Voices in Politics: Cherilyn Mackrory on the impact of COVID-19 in Cornwall

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Cherilyn, MP for Truro and Falmouth, discusses the importance of coming together when facing the coronavirus pandemic

By Cherilyn Mackrory |

| David Woolfall/Wikimedia Commons

There is an old proverb that says ‘may you live in interesting times’. I’ll leave it to the reader to determine what you should view ‘interesting’ as a substitute for.

Since my election in December we have certainly had interesting times in Truro and Falmouth.

First, we had the momentous passing of Brexit which, like it or not, will bring about significant change for the UK.

I was expecting the ongoing Brexit talks and the levelling up agenda to dominate business in Parliament for the rest of the year.  Instead we find ourselves in a completely different and unprecedented situation, a literal life and death struggle with the Coronavirus (COVID-19) pandemic. 

Our country’s fightback against the virus has brought about massive and sweeping changes across society that would have been undreamt of in ‘normal times’.

Changes on every level, from new words and phrases that most of us had never heard of previously – ‘social-distancing’, ‘self-isolation’ and ‘furloughing’, to momentous policy changes restricting movement and business with the sadly necessary lockdown changes.

These changes include massive cash injections from the Government in support for businesses and for our NHS and packages to assist our farming and fishing industries, all essential to help keep our country running during this crisis. 

Even our ‘Mother of all Parliaments’ is working remotely for the first time, with MPs logging on from home instead of having to go to Parliament itself to participate in Parliamentary business.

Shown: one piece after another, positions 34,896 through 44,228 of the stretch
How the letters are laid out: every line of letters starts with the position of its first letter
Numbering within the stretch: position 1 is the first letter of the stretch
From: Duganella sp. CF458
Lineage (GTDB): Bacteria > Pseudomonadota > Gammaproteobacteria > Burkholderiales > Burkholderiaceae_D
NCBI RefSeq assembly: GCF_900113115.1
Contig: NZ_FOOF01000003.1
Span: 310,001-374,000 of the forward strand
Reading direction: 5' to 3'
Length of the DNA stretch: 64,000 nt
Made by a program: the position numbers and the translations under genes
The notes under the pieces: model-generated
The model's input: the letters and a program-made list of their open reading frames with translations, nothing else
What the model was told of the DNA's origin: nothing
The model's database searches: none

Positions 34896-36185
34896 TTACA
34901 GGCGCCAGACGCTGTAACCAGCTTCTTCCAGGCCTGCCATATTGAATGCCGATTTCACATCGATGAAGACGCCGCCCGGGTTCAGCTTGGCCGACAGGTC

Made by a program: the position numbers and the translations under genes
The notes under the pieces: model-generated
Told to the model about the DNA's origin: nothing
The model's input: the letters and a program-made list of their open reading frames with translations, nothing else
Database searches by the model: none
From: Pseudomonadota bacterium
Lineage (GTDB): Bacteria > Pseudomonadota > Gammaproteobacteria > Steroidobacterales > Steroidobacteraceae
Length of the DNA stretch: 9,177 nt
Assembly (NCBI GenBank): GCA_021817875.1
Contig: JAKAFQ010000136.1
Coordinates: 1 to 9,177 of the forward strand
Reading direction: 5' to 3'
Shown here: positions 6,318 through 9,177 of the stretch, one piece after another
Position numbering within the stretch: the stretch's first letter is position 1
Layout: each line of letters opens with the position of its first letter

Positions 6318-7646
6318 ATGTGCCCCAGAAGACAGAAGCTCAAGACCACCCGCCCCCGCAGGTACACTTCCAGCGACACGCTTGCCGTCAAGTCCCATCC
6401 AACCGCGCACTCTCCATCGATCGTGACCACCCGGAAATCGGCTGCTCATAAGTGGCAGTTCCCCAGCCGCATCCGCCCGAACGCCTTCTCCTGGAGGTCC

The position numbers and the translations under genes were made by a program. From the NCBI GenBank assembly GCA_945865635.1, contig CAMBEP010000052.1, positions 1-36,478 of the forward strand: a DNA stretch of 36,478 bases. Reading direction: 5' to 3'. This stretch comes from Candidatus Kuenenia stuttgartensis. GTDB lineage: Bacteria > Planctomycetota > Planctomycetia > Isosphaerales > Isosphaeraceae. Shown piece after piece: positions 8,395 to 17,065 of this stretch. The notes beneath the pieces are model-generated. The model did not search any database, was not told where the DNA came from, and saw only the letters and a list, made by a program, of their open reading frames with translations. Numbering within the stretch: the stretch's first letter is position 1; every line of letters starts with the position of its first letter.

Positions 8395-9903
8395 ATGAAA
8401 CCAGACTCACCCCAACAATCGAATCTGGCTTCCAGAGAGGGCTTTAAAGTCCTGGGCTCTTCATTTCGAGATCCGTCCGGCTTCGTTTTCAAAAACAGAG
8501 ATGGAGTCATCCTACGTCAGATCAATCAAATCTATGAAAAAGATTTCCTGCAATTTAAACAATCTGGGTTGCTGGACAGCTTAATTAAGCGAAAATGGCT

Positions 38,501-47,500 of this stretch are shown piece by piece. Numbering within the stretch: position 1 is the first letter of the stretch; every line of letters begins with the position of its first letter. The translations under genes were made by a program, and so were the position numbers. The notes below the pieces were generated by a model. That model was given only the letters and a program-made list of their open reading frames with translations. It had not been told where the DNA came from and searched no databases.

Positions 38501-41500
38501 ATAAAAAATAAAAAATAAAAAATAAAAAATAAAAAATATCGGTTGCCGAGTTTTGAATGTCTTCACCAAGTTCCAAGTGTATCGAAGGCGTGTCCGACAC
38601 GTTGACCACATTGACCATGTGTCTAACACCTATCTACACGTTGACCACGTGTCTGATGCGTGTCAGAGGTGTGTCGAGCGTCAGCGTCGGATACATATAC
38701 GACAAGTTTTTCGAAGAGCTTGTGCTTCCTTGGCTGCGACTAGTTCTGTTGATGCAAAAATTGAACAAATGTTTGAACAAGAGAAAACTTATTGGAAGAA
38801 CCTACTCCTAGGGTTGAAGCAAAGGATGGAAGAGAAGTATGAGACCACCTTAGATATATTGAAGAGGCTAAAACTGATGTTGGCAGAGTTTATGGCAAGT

Everything listed above are sweeping policy changes or issues that have impacted across the UK.

In Cornwall and in Truro and Falmouth what I have also seen are the positives that have emerged from this crisis.  By necessity our communities have come together to support those who need it; the most vulnerable in our society, the elderly and those with underlying health conditions.

We have seen communities grow stronger, become more resilient

Many people have continued going to work as Keyworkers, all doing vital stuff that keeps people safe and well. But we have also seen, almost as soon as the measures were announced, groups of grass roots community volunteers coming together, with countless stories of people for no reward helping in their communities to make sure no one is left behind. 

This to me has been the positive from this crisis. We have seen communities grow stronger, become more resilient, even at a time where people are unable to physically be close because of the social distancing measures. We see it in the volunteer networks, in the clapping for carers that takes place across the country every Thursday and in the many small acts of kindness from neighbours to one another. If there is one positive consequence of this pandemic that we can take forward into the future I hope it is that we retain this sense of community togetherness.

Cornwall’s moto has always been ‘Onen Hag Oll’ – One and All, and the way we have come together as a community during this dark time has shown that this continues to be so, then now and forever.

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